Earlier this year, the Bipartisan Budget Act of 2018 was passed by Congress and signed into law. While this law made several changes that impact retirement plans, one provision changing the rules around hardship distributions is particularly notable. As a result of the act, changes to the hardship distribution rules for 401(k) plans will take effect for the 2019 plan year (e.g., as of January 1, 2019, for calendar year plans). There are three primary changes to the current hardship distribution rules:
The first and second changes are currently part of the IRS’s requirements for a hardship distribution to meet the safe harbor definition of “necessary to satisfy an immediate and heavy financial need.” If your plan currently uses anything other than the safe harbor definition for hardship distributions, your plan participants may not take advantage of these new regulations. To adopt these new hardship rules, you’ll need to ensure that:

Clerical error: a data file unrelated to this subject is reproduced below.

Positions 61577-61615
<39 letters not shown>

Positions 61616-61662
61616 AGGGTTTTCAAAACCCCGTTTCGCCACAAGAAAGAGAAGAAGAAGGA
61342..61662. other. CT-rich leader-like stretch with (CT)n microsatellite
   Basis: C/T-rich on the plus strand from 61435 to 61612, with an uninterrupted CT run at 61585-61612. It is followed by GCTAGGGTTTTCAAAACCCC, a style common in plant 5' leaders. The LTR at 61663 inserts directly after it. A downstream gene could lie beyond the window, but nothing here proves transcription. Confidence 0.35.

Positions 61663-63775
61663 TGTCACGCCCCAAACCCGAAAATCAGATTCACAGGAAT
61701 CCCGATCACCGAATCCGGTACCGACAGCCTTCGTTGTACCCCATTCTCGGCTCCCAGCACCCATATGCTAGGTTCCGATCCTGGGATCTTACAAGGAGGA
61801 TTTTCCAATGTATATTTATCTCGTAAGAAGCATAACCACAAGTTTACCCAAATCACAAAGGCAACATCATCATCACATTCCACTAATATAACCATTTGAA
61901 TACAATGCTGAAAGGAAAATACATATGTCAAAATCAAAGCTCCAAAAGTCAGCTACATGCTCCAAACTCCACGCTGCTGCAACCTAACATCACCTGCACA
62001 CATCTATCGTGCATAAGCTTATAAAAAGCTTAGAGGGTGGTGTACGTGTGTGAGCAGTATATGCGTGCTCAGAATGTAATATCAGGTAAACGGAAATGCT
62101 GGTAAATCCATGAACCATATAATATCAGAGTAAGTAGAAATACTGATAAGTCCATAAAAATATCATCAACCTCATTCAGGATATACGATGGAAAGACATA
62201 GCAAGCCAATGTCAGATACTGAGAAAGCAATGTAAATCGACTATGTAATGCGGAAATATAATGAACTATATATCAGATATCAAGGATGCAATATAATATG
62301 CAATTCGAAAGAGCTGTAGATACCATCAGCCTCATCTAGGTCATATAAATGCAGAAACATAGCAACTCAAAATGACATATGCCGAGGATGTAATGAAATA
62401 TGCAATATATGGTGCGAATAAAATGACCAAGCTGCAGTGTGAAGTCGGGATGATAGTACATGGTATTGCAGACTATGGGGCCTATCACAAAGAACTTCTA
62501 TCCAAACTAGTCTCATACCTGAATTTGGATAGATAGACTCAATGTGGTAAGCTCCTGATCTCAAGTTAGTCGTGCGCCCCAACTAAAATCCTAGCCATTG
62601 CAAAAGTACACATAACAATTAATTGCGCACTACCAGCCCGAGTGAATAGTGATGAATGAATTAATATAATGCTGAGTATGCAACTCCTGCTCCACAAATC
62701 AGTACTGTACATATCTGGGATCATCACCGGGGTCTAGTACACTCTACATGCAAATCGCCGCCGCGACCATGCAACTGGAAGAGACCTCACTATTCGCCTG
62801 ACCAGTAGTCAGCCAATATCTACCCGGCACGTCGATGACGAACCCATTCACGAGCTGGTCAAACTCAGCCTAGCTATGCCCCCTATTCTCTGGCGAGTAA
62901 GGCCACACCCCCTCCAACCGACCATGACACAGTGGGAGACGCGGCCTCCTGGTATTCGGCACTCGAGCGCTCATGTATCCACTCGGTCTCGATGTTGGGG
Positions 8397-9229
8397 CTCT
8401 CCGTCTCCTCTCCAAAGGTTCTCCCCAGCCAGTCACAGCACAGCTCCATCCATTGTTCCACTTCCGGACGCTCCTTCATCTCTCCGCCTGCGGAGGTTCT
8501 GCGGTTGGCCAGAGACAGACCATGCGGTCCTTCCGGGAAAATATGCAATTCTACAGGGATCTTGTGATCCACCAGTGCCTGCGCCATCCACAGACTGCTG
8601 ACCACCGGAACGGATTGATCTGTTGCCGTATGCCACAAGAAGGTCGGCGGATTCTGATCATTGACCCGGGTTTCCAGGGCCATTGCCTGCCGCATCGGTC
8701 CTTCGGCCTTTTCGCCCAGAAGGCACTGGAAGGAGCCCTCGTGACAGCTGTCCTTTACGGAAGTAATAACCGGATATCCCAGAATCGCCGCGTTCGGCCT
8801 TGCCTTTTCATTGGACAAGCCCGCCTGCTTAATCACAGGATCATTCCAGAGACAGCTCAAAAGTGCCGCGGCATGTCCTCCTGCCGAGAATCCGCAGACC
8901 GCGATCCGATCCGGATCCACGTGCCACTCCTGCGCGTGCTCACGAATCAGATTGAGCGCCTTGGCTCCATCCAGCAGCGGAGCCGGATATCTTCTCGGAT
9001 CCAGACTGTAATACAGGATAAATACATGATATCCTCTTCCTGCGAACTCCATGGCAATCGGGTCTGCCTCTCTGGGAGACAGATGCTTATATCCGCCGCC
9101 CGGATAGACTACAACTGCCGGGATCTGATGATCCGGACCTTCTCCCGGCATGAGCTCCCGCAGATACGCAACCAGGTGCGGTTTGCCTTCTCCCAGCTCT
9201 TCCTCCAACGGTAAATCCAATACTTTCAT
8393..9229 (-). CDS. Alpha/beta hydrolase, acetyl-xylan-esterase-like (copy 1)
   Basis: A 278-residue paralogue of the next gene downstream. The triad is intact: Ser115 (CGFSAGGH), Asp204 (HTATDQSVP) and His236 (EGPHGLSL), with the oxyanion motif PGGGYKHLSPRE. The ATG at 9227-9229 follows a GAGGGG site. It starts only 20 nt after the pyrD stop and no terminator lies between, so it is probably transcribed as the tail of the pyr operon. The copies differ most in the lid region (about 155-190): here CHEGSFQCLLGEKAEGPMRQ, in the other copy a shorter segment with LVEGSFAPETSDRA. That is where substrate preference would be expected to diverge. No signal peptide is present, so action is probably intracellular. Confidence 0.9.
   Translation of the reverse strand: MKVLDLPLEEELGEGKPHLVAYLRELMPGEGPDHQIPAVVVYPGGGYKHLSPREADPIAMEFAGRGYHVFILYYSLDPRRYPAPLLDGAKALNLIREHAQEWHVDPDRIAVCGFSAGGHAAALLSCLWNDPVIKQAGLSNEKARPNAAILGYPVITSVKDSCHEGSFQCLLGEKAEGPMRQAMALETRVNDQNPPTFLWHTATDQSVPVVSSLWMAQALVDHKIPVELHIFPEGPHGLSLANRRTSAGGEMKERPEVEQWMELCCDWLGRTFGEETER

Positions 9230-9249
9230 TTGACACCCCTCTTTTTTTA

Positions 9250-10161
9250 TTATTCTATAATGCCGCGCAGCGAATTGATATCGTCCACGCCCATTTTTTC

What if you sponsor a 403(b) plan? While the Treasury regulations for a hardship withdrawal under 401(k) and 403(b) regulations have the same meaning, further clarification concerning the latter is still needed from the IRS. While applying the new hardship rules to both types may have been Congress’ intent, the law itself does not currently extend to 403(b) plans. Many are hoping for a technical correction bill to address 403(b) plans and issues such as salary deferral suspension for hardships late in the year. The Treasury Secretary still has until early 2019 to modify the current 401(k) regulations to reflect the new hardship distribution rules.
Come 2019, a general certainty is plan sponsors may incorporate softer hardship distribution rules into their plans, policies, and procedures due to changes made under the Bipartisan Budget Act of 2018.
Comments are closed.